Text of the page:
A further aid to assure capture of the needle by the guard and amplify the gripping force of the ring teeth can be designed into the guard housing as shown by FIG. 10. The section line 10--10 in FIG. 8 shows the direction of the FIG. 10 view, which is a top view partial cross section. Here can be seen inward slanting surfaces 16 of the guard housing rearward of the snap ring. After closing on the needle the contracted snap ring releases its grip on the sides of the guard housing as shown in FIG. 9 thereby allowing the needle tip to pull the snap ring rearward against the inward slanting surfaces 16 of FIG. 10. But the slanted surfaces put an even greater squeezing force on the sides of the snap ring causing the ring teeth to dig even deeper into the needle surface. So any partial hang-up of the guard as it exits the hub (such as from the needle being pulled out at an odd angle instead of straight back) is overcome by the added force from the slanted surfaces. The greater the pull, the more the ring teeth are forced to dig in. The same is true of any outside force directed towards removing the guard from the needle tip once the guard and needle have been extracted together from the hub. That is, if someone tries to pull off the guard, the slanted surfaces cause the snap ring teeth to grip even tighter. The lever is of such a size and can be made strong enough so that the needle would collapse back upon itself before being forced the other way out the end of the guard.
FIG. 11 shows a side view cross section of an alternative preferred embodiment of the invention. This version is larger (the needle hole remains basically the same) and is designed to be initially placed outside the hub between the needle handle (4 of FIG. 12) and the hub (3 of FIG. 12). FIG. 12 shows the initial position of the guard 6 within the assembly also in side view cross section. Since this variation is placed outside the hub and therefore cannot depend on a force fit to hold the guard in place until extracted by the needle, ears (17 of FIG. 11) are provided to grasp the flange of the hub. The ears can be provided with slanted interior surfaces as shown so that further withdrawal of the needle after the guard captures the tip causes the ears to spread apart and their hold on the hub flange is released allowing the catheter and hub to remain in place as the guarded needle is extracted.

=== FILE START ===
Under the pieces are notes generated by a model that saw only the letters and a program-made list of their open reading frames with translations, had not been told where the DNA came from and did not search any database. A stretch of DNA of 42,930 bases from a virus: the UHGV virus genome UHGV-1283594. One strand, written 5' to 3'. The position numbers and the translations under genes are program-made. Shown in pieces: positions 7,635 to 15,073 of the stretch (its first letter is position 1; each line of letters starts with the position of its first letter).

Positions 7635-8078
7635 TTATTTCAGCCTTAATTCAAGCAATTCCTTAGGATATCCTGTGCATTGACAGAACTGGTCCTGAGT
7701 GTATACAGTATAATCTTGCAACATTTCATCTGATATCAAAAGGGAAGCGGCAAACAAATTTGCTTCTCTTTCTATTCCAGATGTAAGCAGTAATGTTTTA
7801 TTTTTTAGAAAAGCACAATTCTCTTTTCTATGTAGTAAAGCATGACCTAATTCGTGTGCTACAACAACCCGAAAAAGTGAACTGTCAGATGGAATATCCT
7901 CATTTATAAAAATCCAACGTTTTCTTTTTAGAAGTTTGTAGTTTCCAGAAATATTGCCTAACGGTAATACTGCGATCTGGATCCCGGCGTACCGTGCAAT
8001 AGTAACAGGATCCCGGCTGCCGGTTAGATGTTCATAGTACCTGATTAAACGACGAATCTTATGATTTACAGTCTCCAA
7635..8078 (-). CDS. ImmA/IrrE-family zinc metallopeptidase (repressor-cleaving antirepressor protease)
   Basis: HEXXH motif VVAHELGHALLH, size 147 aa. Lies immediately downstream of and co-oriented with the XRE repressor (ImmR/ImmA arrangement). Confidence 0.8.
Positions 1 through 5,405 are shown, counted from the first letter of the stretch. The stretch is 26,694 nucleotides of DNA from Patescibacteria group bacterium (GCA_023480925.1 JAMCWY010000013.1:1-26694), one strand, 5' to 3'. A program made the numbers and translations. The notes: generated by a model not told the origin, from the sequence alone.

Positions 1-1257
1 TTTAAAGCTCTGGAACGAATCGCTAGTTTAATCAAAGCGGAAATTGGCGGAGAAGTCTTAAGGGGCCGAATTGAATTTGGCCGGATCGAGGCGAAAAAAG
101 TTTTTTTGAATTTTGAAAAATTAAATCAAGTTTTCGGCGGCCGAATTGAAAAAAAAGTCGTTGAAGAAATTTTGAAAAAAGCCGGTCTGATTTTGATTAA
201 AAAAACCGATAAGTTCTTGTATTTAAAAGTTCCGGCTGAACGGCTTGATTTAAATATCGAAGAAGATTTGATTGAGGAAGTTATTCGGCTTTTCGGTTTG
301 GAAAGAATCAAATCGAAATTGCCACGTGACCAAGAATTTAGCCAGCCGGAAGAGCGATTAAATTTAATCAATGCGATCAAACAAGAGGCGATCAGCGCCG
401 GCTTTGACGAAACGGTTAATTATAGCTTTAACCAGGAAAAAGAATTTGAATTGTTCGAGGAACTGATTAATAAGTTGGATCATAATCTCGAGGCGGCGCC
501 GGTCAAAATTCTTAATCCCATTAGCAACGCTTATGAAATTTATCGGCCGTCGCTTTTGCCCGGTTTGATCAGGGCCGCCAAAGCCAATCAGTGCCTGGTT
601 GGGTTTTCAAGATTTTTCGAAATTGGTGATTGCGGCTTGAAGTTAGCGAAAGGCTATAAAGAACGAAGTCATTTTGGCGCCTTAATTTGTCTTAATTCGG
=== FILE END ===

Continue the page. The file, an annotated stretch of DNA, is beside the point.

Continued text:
This alternative embodiment is provided to allow a larger guard that avoids the close tolerances and miniaturized components of the in-the-hub version. The disadvantage is that while the smaller unit can be incorporated into existing catheter insertion kits with little or no modification to the existing parts required, the outside-the-hub version requires at least a longer needle and larger protective sheath which encloses the needle/catheter assembly prior to use. But perhaps more important the larger version may be more cumbersome or in other ways more troublesome to use. Thus this invention offers the alternative of the completely-in-the-hub tip guard which does not affect standard operation or construction.
It should also be noted that either version or an "in between" version could be used as a tip protector for any hypodermic needle independent of catheter insertion kits, i.e., as a tip guard for injection needles, blood drawing needles, etc. In these applications the guard would reside initially against the hub of the standard needle and would be manually slid over the tip after the needle is used.
FIG. 13 is an exploded view showing the three parts of the guard and their placement direction at assembly. The inside-the-hub version would appear the same except it would not have the hub engagement ears and the needle hole would appear larger relative to the guard.
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|U.S. Classification||604/164.08, 604/198, 604/110, 128/919|
|International Classification||A61M25/06, A61M5/32|
|Cooperative Classification||Y10S128/919, A61M25/0618, A61M5/3273, A61M2005/325|
|European Classification||A61M25/06D1, A61M5/32C2H6|
|May 1, 1991||AS||Assignment|
Owner name: MED IDEA, INC., EVERETT, WA
Free format text: ASSIGNMENT OF A PART OF ASSIGNORS INTEREST 72.5 PERCENT;ASSIGNOR:MCLEES, DON;REEL/FRAME:005681/0275
Effective date: 19910422
|Sep 10, 1996||REMI||Maintenance fee reminder mailed|
|Feb 2, 1997||LAPS||Lapse for failure to pay maintenance fees|
|Apr 15, 1997||FP||Expired due to failure to pay maintenance fee|
Effective date: 19970205